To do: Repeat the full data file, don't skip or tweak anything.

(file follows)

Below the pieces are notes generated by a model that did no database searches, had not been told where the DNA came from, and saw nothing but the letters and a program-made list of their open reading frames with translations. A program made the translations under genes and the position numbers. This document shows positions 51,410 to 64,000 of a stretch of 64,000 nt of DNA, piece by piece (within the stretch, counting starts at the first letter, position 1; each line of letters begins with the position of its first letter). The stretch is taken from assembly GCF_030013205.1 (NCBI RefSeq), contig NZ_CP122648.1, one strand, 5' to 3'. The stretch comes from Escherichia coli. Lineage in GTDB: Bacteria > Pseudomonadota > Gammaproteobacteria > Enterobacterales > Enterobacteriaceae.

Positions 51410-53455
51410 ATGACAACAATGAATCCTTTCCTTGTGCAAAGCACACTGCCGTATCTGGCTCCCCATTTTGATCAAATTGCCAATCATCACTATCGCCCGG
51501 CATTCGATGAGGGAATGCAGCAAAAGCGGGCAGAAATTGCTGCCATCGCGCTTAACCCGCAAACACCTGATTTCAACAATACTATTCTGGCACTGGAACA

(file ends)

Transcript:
Below the pieces are notes generated by a model that did no database searches, had not been told where the DNA came from, and saw nothing but the letters and a program-made list of their open reading frames with translations. A program made the translations under genes and the position numbers. This document shows positions 51,410 to 64,000 of a stretch of 64,000 nt of DNA, piece by piece (within the stretch, counting starts at the first letter, position 1; each line of letters begins with the position of its first letter). The stretch is taken from assembly GCF_030013205.1 (NCBI RefSeq), contig NZ_CP122648.1, one strand, 5' to 3'. The stretch comes from Escherichia coli. Lineage in GTDB: Bacteria > Pseudomonadota > Gammaproteobacteria > Enterobacterales > Enterobacteriaceae.

Positions 51410-53455
51410 ATGACAACAATGAATCCTTTCCTTGTGCAAAGCACACTGCCGTATCTGGCTCCCCATTTTGATCAAATTGCCAATCATCACTATCGCCCGG
51501 CATTCGATGAGGGAATGCAGCAAAAGCGGGCAGAAATTGCTGCCATCGCGCTTAACCCGCAAACACCTGATTTCAACAATACTATTCTGGCACTGGAACA